Over forty states are considering laws to regulate domestic drone use

As more police departments acquire UAVS, more legislation is popping up to protect privacy rights


Jillian Rayfield
June 14, 2013 10:40PM (UTC)

As more police departments are acquiring UAVs to help them with law enforcement, more than 40 states are considering legislation that would regulate the use of domestic drones.

According to a survey by Westlaw, the most common legislation being considered by states would require warrants before police can use drones -- though North Carolina, Utah and Virginia “called for the investigation of, or express concern for, the authorized use of drones against U.S. citizens by the U.S. government."

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The Wall Street Journal reports on more of the findings:

Across the nation:

* 20 states have proposed or established privacy rights of action for those aggrieved by violations of drone rules;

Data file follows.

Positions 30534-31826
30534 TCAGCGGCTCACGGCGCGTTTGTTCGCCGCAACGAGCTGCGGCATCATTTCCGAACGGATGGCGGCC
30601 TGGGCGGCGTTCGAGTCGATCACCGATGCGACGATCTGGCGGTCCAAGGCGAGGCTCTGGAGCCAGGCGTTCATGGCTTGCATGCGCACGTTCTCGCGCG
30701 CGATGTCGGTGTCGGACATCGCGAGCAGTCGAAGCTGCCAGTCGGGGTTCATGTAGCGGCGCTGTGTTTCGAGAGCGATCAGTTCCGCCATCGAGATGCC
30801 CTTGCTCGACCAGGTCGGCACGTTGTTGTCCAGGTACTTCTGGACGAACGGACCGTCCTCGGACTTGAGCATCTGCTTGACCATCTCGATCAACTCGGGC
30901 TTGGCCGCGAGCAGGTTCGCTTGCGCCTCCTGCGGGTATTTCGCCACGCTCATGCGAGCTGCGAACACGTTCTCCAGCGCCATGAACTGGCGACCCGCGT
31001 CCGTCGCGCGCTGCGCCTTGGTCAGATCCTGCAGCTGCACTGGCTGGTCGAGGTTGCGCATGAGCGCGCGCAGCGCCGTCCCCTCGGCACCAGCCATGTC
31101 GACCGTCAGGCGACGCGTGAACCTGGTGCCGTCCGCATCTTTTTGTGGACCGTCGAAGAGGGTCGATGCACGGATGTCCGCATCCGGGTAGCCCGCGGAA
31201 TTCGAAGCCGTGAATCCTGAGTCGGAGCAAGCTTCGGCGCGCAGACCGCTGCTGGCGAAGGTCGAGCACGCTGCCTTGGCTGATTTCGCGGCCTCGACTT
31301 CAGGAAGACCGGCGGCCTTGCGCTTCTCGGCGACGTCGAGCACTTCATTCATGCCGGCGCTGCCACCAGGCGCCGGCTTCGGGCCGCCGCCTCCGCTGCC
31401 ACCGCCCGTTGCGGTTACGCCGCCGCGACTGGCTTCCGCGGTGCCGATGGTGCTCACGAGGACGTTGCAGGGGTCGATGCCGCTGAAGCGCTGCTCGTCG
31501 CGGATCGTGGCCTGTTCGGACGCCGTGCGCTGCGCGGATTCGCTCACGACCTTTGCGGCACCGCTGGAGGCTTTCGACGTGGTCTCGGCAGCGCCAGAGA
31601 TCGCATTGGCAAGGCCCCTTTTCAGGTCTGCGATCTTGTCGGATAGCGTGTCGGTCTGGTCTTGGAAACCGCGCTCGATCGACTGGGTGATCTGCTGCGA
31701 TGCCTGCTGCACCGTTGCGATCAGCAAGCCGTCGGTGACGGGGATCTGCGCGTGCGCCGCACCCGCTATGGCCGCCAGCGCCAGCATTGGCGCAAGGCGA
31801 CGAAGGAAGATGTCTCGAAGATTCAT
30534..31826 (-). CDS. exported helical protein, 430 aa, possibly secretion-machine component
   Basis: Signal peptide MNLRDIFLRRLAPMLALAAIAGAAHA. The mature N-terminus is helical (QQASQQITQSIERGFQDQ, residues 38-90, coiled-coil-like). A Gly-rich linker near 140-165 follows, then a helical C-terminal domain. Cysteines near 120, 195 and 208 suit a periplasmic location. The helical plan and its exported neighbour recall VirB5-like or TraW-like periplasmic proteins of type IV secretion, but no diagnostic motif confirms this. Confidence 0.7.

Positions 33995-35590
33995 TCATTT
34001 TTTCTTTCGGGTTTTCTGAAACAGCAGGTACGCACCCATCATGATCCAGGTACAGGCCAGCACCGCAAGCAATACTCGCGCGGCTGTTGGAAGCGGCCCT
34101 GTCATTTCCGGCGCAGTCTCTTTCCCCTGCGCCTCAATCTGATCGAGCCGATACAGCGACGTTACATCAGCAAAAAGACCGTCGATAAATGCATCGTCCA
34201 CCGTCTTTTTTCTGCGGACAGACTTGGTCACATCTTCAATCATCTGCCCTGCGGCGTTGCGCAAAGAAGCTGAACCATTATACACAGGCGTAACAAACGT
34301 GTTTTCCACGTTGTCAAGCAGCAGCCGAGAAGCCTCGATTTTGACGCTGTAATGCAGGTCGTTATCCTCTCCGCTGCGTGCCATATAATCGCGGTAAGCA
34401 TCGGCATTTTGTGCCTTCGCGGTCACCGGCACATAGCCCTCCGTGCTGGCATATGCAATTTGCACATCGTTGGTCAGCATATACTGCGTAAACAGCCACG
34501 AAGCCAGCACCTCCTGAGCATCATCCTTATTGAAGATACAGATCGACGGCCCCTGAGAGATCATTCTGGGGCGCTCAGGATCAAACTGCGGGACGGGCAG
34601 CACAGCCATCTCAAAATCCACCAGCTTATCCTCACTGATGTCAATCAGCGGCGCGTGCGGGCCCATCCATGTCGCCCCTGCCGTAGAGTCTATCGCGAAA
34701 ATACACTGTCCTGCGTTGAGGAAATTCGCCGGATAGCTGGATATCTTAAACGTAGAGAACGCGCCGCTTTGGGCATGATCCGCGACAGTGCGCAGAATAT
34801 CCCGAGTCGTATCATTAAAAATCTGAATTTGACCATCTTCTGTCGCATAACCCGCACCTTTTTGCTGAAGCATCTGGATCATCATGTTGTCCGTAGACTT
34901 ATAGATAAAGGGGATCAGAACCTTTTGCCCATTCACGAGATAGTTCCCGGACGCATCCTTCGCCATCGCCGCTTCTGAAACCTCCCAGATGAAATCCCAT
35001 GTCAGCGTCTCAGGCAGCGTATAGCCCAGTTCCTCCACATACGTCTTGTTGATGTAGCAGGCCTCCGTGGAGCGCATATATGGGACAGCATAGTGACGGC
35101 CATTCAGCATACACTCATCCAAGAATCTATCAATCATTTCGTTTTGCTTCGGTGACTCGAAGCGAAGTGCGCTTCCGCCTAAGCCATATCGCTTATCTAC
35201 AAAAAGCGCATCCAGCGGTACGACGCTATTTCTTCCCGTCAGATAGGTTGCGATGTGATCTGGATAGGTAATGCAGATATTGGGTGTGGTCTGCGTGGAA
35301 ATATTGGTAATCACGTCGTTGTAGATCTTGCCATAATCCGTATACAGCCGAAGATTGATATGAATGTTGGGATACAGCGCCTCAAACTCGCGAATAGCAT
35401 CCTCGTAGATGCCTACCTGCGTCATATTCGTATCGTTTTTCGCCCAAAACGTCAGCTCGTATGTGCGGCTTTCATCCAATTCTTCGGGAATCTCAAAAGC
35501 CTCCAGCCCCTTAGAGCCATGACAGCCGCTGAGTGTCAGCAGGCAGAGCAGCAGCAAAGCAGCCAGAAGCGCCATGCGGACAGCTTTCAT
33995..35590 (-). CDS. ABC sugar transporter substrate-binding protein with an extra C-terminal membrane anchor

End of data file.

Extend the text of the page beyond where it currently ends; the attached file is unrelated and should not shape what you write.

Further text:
* 17 have laws or bills banning “weaponized” drones;

* 17 have proposed or carved out emergency exceptions for drone use; and

* 16 have introduced or enacted laws making it a crime to violate drone statutes.


Jillian Rayfield

Jillian Rayfield is an Assistant News Editor for Salon, focusing on politics. Follow her on Twitter at @jillrayfield or email her at jrayfield@salon.com.

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Related Topics ------------------------------------------

Domestic Drones Domestic Surveillance Drones Privacy

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